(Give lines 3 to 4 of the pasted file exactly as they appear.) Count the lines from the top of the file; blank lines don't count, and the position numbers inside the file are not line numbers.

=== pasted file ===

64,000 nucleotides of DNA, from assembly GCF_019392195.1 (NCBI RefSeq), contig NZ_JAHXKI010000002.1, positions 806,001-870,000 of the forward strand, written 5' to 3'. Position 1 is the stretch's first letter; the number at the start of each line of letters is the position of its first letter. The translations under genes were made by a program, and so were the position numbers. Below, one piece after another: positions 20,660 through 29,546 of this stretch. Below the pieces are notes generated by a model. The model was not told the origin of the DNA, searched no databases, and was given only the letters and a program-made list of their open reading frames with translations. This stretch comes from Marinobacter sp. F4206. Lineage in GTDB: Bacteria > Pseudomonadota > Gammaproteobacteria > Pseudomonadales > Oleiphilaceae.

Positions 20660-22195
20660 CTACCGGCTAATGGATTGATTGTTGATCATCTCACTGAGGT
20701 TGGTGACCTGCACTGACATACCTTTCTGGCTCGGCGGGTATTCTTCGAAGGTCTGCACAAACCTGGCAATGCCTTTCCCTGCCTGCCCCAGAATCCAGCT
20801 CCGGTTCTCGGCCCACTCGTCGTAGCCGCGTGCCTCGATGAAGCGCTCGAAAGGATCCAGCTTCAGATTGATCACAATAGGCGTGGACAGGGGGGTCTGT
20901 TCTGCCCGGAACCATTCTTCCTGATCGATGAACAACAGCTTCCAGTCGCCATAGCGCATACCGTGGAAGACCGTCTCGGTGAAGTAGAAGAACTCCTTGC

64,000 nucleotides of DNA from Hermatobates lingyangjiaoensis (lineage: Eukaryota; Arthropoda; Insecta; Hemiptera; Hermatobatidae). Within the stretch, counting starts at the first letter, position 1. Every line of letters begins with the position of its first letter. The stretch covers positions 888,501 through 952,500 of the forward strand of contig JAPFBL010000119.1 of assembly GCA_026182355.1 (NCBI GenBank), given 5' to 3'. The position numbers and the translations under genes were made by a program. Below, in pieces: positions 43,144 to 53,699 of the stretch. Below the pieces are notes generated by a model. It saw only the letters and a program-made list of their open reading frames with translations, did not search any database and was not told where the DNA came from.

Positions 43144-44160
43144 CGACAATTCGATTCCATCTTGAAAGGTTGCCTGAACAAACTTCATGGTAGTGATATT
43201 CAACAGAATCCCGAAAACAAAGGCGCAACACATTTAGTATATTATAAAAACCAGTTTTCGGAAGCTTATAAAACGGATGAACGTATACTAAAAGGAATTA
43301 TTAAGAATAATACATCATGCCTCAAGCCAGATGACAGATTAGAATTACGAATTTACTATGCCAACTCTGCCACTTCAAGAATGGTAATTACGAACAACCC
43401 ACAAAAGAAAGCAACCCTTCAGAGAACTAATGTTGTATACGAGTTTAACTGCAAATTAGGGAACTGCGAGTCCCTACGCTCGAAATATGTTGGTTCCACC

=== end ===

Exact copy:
20660 CTACCGGCTAATGGATTGATTGTTGATCATCTCACTGAGGT
20701 TGGTGACCTGCACTGACATACCTTTCTGGCTCGGCGGGTATTCTTCGAAGGTCTGCACAAACCTGGCAATGCCTTTCCCTGCCTGCCCCAGAATCCAGCT